If you believe The Guardian and BBC, Rupert Murdoch is the devil incarnate, Beelzebub in a Savile Row suit, the man who has dragged journalism to depths below the sewer and whose amorality has utterly corrupted and cowed our honest, toiling and conscientious political classes – regardless of ilk – almost beyond redemption.
That’s, of course, if you believe the two self-appointed bastions of media godliness.
Not wishing to pre-judge the Leveson Inquiry and utterly condemning the phone-hacking scandal, as a journalist – one who has never taken the News International shilling as a staffer – I have a different take on Murdoch and it doesn’t chime with the portrait of unscrupulous double-dealer others would have us believe of him.
Yes, he’s a tough nut, an ambitious businessman, who has fought, sometimes ruthlessly, to build a global media empire and succeeded. And, oh, how the British establishment hates a winner.
Rupe is also a dyed-in-the-wool newsman, with printing ink flowing through his veins (which is more than can be said of his squirming son, James, tediously spewing corporate-speak to the Leveson inquisitors, who must have found dealing with him akin to nailing jelly to a wall).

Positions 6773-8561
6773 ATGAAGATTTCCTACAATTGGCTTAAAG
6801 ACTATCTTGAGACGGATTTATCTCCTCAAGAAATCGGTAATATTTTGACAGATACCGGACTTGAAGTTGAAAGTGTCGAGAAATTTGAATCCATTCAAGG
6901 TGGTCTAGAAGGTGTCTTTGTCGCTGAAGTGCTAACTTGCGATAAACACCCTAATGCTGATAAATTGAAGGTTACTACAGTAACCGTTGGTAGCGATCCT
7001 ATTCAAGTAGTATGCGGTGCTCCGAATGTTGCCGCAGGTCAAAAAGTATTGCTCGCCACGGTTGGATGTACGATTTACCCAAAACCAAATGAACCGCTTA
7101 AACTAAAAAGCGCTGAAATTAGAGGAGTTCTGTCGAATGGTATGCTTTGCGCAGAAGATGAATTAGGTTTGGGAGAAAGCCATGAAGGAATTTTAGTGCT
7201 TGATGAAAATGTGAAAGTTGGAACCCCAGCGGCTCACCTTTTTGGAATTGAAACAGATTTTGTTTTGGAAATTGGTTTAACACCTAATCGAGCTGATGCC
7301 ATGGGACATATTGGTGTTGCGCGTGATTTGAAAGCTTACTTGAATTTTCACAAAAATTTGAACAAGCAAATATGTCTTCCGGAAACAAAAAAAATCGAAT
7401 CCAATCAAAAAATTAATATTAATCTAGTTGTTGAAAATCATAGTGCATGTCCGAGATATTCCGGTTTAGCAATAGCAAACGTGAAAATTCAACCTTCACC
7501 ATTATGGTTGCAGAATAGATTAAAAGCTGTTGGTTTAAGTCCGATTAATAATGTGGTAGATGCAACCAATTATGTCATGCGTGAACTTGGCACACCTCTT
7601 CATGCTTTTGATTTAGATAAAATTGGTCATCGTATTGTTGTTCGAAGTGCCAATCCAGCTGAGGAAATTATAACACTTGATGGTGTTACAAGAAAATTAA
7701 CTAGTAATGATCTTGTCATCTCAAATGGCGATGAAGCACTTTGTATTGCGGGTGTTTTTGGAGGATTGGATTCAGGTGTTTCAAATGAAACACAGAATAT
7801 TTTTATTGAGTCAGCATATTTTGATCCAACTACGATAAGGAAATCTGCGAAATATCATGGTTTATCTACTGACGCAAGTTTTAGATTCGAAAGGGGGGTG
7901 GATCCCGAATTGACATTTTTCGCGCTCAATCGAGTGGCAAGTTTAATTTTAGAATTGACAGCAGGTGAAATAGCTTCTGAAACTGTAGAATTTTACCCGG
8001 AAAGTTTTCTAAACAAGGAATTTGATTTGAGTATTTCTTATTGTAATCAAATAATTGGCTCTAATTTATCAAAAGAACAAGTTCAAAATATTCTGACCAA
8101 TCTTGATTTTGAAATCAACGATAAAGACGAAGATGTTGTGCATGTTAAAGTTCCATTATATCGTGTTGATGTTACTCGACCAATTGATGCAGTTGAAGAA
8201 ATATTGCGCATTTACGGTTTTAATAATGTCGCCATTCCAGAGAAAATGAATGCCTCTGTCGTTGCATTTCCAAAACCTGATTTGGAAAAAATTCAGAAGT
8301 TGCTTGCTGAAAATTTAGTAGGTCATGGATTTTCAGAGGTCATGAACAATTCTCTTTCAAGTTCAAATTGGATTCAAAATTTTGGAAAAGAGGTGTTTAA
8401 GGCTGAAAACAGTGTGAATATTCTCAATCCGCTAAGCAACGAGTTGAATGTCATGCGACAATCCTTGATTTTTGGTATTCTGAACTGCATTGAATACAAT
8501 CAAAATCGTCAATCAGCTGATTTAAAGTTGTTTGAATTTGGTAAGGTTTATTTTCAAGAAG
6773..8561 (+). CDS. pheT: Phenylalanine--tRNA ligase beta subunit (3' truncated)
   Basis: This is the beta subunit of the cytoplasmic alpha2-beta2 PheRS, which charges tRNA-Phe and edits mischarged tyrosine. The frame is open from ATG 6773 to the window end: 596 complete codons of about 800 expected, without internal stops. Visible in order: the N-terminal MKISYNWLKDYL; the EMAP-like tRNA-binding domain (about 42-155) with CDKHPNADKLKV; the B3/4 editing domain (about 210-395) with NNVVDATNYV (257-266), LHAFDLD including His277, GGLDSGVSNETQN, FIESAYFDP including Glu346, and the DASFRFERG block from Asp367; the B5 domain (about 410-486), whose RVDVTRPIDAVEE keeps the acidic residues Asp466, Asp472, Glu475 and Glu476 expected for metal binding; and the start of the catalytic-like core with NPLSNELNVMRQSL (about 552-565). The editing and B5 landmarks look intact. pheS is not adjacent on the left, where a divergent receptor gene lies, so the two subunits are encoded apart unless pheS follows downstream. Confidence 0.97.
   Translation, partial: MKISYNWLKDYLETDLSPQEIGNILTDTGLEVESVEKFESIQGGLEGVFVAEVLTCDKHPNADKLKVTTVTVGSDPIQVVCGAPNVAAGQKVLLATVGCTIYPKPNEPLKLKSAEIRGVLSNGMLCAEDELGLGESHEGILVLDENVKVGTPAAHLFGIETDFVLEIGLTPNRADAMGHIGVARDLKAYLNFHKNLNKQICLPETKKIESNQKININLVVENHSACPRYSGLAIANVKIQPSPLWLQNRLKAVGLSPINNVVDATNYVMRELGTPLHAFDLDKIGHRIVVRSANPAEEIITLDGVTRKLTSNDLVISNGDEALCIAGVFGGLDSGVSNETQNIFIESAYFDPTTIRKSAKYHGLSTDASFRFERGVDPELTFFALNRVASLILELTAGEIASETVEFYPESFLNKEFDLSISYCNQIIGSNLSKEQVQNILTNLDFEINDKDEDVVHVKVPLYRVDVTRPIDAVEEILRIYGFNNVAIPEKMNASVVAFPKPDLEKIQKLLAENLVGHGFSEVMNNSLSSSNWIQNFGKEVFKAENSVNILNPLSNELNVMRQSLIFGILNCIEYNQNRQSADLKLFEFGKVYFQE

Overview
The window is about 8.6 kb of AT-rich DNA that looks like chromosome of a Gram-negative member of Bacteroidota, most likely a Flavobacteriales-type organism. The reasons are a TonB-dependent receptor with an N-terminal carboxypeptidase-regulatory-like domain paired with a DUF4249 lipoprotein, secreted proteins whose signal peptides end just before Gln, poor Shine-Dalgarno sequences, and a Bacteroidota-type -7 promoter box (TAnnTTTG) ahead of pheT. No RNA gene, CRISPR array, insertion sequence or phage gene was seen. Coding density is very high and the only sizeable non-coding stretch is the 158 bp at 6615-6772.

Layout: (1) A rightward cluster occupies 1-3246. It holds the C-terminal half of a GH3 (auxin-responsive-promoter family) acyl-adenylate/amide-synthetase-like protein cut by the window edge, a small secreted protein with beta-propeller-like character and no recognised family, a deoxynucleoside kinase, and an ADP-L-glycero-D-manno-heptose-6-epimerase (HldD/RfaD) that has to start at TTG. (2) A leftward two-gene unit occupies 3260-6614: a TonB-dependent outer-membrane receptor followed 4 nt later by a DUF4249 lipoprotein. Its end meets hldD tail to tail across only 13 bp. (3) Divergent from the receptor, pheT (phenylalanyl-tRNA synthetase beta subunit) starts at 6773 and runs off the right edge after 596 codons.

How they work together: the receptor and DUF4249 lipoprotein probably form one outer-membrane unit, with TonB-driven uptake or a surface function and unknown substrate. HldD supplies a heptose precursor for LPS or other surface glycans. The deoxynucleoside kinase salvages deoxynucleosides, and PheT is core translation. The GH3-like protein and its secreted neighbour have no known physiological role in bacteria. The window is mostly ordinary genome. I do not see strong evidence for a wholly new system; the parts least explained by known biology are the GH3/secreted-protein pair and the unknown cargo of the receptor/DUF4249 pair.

I have little doubt, however, that Murdoch Senior told it how it was, to the best of his ability and memory. Nor do I question the veracity that it was a succession of British Prime Ministers – of late: Blair, Brown and Cameron – who courted him and his papers, rather than the reverse.
And let’s look at the positives the Old Man bought to the great British newspaper buyer and TV viewer:-
Despite rampaging printers – who, I can tell you from long experience, held Fleet Street to ransom for decades – he broke their stranglehold with new technology when he set up Fortress Wapping and transformed an industry that was sinking and stinking thanks to bullying union intransigence.
Against all odds – and risking his entire company’s future – in 1989 he created BSkyB (now Sky TV) and gave a telly audience a real, objective alternative to the monopoly of the BBC and its santimonious, Left-liberal agenda. No wonder Auntie has been so vociferous in castigating the News Corp takeover of Sky – they have very real reason to fear its balance, vision and independent approach to reporting news.
Without Murdoch’s millions, The Times (founded in 1788) wouldn’t exist, because it’s a money pit and a British institution would be consigned to the scrapheap of history. It’s doubtful, too, The Sunday Times would exist, either. So little wonder, the pompous Guardian – once a byword for journalistic integrity, but now as biased as the Beeb – is more than a tad chagrined.
And, while The Sun may be too brash for some delicate tastes, 2.6 million buy it each day and it probably reflects popular British sentiment more accurately than anything else on the media market.
So let’s not rush to judgement on Rupe, but take a closer look at those who want to do him down – and ask the question: why?